An Army of One

Let me tell you a story about a man named Gary:
Gary McKinnon, 39, is accused of accessing 97 US government computers, causing damage estimated at $700,000 (£370,000).

An extradition hearing at Bow Street magistrates’ court was told that McKinnon, of Wood Green, north London, deleted files that shut down more than 2,000 computers in the US army’s military district of Washington for 24 hours “significantly disrupting governmental function”.

It was claimed he left a note on an army computer in 2002 saying US foreign policy was “akin to government-sponsored terrorism”. The note allegedly said: “It was not a mistake that there was a huge security stand down on September 11 last year. I am Solo. I will continue to disrupt at the highest levels.”

McKinnon is accused of 20 counts relating to the American army, navy and air force, Nasa and the Department of Defence.

One allegation is that he deleted files and logs from computers at the US Naval Weapons Station Earle at a critical time after the Twin Towers attacks, rendering the base’s network of 300 computers inoperable.

Mark Summers, for the American government, said: “The defendant was acting from his own computer in London. He effectively owned those computers by virtue of the software he had transmitted. His conduct was intentional and calculated to influence and affect the US government by intimidation and coercion.”

It is also alleged that McKinnon obtained secret passwords or information which might become “indirectly useful to an enemy”, and interfered with maritime navigation facilities in New Jersey.

Via Pejmanesque

Didn’t Gary have something better to do with his time? Imagine the intelligence and skill this man possesses that could have been used to do something useful and good. But he did think he was doing something useful and good. American foreign policy was “akin to government-sponsored terrorism,” so he really thought he was doing good by attacking the US. This idea isn’t original to Gary, it’s the kind of thing we have heard again and again: the US is the #1 rogue state, America is a greater threat to world peace than al Qaeda or Saddam and so on. It was only a matter of time before someone who actually bought into this idiocy decided to act on it. Is it possible to defend yourself against this kind of solo actor?  We have to assume that there are many more people who not only share Gary’s views, but are willing to take the next step and act on those ideas. They are not organized, but rather complete solo actors who are operating without any knowledge of others doing the same thing. This time it was a computer attack, who knows what it will be next time.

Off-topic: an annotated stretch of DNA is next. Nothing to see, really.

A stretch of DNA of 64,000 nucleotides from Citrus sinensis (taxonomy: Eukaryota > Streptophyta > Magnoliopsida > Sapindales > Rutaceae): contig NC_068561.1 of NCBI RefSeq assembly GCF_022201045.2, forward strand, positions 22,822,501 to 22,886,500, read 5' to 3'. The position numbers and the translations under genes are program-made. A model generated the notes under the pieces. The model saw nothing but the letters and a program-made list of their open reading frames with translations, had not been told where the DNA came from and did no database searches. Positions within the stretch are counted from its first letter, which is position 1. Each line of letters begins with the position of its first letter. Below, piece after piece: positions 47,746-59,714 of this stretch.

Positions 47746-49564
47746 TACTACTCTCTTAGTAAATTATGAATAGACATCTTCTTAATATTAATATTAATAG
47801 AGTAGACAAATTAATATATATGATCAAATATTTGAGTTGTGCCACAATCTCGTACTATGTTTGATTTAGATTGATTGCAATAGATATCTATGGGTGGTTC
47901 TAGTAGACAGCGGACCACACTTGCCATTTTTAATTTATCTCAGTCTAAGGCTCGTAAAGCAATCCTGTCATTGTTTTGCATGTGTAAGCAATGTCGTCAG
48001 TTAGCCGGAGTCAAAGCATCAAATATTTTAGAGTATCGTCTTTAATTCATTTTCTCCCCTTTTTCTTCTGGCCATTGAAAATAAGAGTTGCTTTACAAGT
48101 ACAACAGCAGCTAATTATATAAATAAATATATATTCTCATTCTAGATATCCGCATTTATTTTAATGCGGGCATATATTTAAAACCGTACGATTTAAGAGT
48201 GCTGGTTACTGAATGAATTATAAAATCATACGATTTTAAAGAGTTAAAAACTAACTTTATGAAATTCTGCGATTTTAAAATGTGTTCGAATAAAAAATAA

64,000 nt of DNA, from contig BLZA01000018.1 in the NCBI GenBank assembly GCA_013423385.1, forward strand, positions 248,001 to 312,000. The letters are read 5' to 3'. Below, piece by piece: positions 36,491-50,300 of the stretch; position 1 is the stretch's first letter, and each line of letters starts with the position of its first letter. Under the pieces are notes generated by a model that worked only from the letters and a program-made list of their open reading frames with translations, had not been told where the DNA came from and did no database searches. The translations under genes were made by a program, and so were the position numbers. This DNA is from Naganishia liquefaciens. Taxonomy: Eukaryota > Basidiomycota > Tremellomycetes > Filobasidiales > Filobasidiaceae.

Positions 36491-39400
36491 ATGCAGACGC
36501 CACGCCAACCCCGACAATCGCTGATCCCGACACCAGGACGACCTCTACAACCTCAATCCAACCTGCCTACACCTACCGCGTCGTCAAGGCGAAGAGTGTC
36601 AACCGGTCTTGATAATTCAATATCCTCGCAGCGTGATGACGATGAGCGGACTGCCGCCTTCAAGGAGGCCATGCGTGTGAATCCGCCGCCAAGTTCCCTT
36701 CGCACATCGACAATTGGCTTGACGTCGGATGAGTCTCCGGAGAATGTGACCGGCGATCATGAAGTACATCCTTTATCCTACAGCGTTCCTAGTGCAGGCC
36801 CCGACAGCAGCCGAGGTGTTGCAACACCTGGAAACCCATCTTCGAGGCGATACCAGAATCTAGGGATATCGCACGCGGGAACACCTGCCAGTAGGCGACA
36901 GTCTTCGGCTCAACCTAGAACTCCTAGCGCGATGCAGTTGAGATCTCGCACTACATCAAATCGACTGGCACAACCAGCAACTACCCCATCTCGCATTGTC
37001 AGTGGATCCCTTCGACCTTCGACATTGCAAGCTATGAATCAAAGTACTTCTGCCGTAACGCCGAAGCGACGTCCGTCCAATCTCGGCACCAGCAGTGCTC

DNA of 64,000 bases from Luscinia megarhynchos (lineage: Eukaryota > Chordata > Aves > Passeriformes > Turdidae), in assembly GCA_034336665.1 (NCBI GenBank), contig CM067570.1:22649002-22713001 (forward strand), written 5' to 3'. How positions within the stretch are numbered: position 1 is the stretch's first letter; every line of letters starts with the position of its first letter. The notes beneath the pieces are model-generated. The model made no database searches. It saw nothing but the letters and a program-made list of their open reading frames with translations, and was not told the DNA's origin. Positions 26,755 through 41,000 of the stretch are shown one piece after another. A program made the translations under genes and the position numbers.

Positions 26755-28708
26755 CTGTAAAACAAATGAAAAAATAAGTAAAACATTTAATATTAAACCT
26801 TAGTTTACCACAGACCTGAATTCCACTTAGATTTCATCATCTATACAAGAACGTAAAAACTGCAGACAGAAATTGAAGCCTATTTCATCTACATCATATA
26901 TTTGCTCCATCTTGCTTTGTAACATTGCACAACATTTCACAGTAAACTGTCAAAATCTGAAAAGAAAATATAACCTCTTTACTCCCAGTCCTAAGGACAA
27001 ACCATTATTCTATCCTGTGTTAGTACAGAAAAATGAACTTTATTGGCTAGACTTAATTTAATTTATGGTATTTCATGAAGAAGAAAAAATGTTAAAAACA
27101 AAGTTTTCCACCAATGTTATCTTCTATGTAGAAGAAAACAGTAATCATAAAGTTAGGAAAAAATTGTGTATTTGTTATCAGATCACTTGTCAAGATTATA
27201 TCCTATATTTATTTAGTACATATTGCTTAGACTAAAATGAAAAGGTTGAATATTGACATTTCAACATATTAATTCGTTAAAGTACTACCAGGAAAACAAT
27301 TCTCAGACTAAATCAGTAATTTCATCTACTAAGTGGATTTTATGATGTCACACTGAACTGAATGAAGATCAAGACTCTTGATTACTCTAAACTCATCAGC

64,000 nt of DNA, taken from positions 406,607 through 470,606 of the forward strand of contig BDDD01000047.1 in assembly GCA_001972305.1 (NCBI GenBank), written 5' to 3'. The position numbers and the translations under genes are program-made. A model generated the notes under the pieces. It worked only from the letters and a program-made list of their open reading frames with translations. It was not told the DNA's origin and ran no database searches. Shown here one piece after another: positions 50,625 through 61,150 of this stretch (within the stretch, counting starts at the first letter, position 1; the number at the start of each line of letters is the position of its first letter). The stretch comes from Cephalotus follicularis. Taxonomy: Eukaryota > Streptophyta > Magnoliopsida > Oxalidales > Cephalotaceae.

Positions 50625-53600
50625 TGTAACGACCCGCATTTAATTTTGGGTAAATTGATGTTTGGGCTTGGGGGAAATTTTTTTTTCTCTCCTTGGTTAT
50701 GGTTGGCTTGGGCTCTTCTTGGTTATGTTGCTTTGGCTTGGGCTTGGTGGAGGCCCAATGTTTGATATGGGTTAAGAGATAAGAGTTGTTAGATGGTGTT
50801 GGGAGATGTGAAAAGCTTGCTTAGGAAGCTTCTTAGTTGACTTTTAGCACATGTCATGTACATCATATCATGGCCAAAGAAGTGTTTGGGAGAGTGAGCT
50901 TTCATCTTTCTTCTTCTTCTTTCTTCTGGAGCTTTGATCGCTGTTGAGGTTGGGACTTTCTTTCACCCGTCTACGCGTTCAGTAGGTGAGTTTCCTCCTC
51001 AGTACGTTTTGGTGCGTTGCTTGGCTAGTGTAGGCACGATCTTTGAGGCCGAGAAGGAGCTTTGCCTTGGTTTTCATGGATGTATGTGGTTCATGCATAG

Posted by Phil

4 thoughts on “An Army of One”

  1. Phil,

    Your post shows how a 5GW can be high-tech and conducted by a small amount of indivdiuals on the cheap. Like a destructive virus, Gary made his existence known. Wise viri are those that hide inside their host, becoming indistinguishable from him (think of the ultra-successful European varient of smallpox that seems to have infected 100% of the European population by 1492. Of course, it wasn't so invisible once it jumped to hosts to the Indians…)

    This also raises the question of whether it is wise to provoke “stupid” enemies. Gary, while technically competent, is little more than a nuisance. But I would rather Gary find the flaws, and have them quickly fixed by the Navy, rather than have “wiser” al Qaeda technicians see the same flaws, and silently infect through them!

  2. Yes, Gary caused some trouble which I suppose in the big picture is little more than a techno-speed bump. Gary's choice of actions followed from his pre-existing skillset. But let's say you had someone, maybe a woman with HIV who held the same views as Gary and chose to attack by seducing American diplomats and soldiers. This would be a more deadly attack, but would still not really effect our policies or political views. Now if she had done this for a few years and then came out in public and admitted it saying she did it for political purposes then it might have a psychological impact.

  3. Phil,

    Yes, a wonderful brainstorming post. One can imagine tieing these two tactics together — high-tech subversion of a government net to further low-tech passive biological warfare (say, altering flags and statistical data about the safety of certain GI entertainment locations in ROK, even Germany, etc…)

  4. Yes, new capabilities bring with them new vulnerabilities.

    The United States has an extremely powerful military. That military depends on a huge and very soft underbelly composed of networks and infrastructure that are poorly defended. Not only that, but the new technologies required to run such a military contain vulnerabilities that haven't been considered yet, much less defended.

  5. Jeremiah,

    What you say here is very important:

    “new technologies required to run such a military contain vulnerabilities that haven't been considered yet, much less defended.”

    New technologies bring with their own unique vulnerabilities. And while you can identify some of those, the reality is that there are many that your adversary will discover before you do. But even if you knew of all the vulnerabilities it still would not be possible to defend everywhere, no military has enough resources to adequately defend every weak point.

  6. Phil,

    Agreed, and that is why much of the push for high-tech warfare is dangerous.

    Militaries don't win by reinforcing their weak points – that's rewarding failure. Militaries win by attacking their enemy's weak points.

    However, by relying on high-tech networks you create a single point of failure (the network) that absoultely must be protected.

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